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Coping with unwanted dental thoughts



Nov 3, 2012
Okay I know this sounds a bit odd at first, but ever since I started having panic attacks over my fear of the dentist (about a year and a half ago) I have realised that they have come about by thoughts about dental procedures or having things wrong with my teeth and needing extensive treatment. Basically, it all started when I thought about at least trying to find a dentist that specialised in phobics like myself and I sort of played scenarios over in my head that everything would be alright: so thoughts like sedation would be there; that I would really warm to the dentist and they were expert at treating phobics; I didn't need anything doing beyond a cleaning or something; there would be gadgets there (i.e drill-alternatives, numbing gel etc.) etc. Now I did this to try and comfort myself and to give myself a sort of hope that there hopefully would be some sort of dentist out there that would be able to help and that is what got me looking at this website ages ago before I made an account here.

But along with that hope that I would find a dentist I liked, I also got unwanted thoughts of nightmare procedures which have made me cringe and have played on my mind a lot and has put me off looking for a dentist a bit. What also didn't help was my friends telling everyone about their toothache, painful extractions, new fillings and numbed faces all over social networking sites; before I just used to ignore it because when I was younger I used to think it was only adults who got things like fillings etc. and I used to never think that would happen to me because I looked after my teeth well and that I was younger than them. But my friends having this done and telling us all about it on social networking sites just hit me hard that most people my age (nearly 17) are starting to have stuff like this done - leaving the thought in my head of when will I need stuff like that doing (hopefully not for a long time!) :frantic: So yeah, the thoughts of having dental treatment really don't appeal to me and the thoughts that come into my head out of the fear really do get me down and make me worry even more :dunno:

Anyway, I was wondering if anyone else gets these "thoughts" in their heads and also if anyone has any effective coping strategies that help? Thanks :XXLhug:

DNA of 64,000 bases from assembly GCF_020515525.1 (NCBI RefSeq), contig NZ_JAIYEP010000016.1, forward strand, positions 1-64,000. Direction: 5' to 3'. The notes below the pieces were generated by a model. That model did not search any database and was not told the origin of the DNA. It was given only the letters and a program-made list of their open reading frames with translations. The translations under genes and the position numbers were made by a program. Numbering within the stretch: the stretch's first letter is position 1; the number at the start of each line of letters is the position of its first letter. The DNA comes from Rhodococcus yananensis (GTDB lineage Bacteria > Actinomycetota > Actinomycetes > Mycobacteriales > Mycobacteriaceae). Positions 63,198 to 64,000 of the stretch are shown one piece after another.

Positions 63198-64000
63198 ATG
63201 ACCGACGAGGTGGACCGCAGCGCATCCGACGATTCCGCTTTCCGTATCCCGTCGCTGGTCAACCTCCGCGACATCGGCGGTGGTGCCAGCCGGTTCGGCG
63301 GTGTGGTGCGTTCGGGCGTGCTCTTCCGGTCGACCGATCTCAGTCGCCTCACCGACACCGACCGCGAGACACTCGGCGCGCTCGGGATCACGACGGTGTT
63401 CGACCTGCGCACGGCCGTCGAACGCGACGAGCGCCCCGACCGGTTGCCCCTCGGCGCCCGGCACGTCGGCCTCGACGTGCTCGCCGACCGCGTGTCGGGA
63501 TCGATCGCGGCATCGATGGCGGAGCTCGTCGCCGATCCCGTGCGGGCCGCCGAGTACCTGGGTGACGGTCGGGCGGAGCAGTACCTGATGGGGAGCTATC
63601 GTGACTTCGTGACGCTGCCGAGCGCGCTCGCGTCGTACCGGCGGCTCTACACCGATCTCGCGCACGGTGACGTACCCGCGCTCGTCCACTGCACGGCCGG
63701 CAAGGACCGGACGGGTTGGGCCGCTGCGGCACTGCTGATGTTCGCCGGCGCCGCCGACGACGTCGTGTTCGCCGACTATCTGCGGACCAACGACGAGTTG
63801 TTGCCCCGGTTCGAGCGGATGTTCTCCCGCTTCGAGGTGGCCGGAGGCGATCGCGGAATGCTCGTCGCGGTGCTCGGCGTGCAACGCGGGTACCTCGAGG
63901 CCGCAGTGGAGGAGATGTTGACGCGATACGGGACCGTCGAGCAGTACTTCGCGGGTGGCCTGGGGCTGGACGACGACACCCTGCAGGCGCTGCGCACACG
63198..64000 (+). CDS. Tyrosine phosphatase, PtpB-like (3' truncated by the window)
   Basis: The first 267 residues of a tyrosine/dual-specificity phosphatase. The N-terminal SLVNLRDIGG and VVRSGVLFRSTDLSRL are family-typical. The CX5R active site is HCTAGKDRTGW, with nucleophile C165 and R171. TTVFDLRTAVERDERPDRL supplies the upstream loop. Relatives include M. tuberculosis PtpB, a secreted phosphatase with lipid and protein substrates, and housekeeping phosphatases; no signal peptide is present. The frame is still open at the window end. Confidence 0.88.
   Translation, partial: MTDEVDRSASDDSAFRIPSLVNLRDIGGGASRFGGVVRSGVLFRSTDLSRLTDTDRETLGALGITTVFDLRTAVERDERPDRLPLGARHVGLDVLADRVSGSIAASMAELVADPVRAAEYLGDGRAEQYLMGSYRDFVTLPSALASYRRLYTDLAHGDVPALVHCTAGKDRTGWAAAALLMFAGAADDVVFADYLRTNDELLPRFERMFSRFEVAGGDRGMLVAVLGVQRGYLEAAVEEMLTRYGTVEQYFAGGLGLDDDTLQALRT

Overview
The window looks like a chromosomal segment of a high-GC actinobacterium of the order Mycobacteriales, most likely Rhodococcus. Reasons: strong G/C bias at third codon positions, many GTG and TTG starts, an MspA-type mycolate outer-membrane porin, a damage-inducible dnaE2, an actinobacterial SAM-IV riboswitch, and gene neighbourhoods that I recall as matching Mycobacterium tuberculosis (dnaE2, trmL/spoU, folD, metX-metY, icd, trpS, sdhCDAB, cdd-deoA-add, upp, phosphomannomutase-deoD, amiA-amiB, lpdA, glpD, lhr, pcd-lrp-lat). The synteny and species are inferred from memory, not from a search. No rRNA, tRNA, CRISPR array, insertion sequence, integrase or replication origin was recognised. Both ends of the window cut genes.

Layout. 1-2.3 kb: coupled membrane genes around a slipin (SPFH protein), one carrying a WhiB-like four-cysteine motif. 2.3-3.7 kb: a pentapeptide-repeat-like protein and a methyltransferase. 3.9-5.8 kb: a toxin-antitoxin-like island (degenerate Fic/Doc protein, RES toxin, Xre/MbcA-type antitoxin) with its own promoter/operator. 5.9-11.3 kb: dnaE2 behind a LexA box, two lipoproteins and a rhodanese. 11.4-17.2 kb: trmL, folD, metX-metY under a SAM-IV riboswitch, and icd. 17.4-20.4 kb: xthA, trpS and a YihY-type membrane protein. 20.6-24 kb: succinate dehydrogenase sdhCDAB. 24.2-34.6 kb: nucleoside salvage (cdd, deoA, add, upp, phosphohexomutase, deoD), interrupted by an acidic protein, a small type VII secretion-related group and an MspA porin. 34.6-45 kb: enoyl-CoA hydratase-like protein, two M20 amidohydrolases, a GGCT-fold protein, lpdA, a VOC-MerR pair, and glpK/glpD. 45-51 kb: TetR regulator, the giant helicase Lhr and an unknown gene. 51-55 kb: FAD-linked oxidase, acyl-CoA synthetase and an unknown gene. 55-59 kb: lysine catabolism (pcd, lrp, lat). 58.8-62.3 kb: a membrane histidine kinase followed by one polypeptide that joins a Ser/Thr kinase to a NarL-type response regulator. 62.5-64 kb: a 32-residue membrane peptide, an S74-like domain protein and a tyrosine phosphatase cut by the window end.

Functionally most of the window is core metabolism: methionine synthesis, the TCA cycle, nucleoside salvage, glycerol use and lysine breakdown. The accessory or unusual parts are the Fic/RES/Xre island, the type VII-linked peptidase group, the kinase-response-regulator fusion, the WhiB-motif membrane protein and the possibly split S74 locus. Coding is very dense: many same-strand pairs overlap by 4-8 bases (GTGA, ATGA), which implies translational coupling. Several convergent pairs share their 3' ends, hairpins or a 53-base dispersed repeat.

Try to ignore it when people tell about their scary dental experiences and about all the things that can go wrong with teeth.

You will hear about dental stuff because having dental work done is very common.

You will only get a selection of the worst experiences, this is why it sounds so bad. When I had my teeth fixed, I didn't post on facebook about the lovely root canal or super easy extraction I had, nobody tells about that. I don't know the exact reasons why only the bad experiences are worth telling, but I'm sure people who have experienced something that they find traumatic want sympathy, and also it makes a better story.

Also, when you hear about someone having a bad dental experience, you only know what it was like for them, not for you. There are things that others might find hard that will be no problem for you. I don't really have a problems with noises in a dental surgery, many other people have, and will tell horrible stories about the sound of the drill.

The state of your teeth doesn't just depend on your age, but on many other things too. Things don't just happen with teeth, you will not unexpectedly run into big problems without there being a cause. If you haven't yet had your teeth checked by a dentist, I recommend you do, because then you know if everything is fine with them. Then you won't have to worry about procedures that you don't need, and that are nowhere near as bad as you'd think from reading on social media or google anyway.

I hope this helps, at least just a little.

Good luck!

I understand exactly how this feels. I remember confiding in a colleague when my fear was at its absolute peak, telling her that it would be so much easier to deal with if I wasn’t bombarded with horror stories, exaggerated media depictions of dental situations and everyone complaining about their own dental problems/treatments all day, every day. She said that as a non-anxious person, she was barely aware of these stories and situations being around us but admitted that when she was going through divorce, she felt everyone was talking about falling in love & getting married so she understood how it can feel to have certain things feel like they are closing in on you, especially when it is something you want to avoid.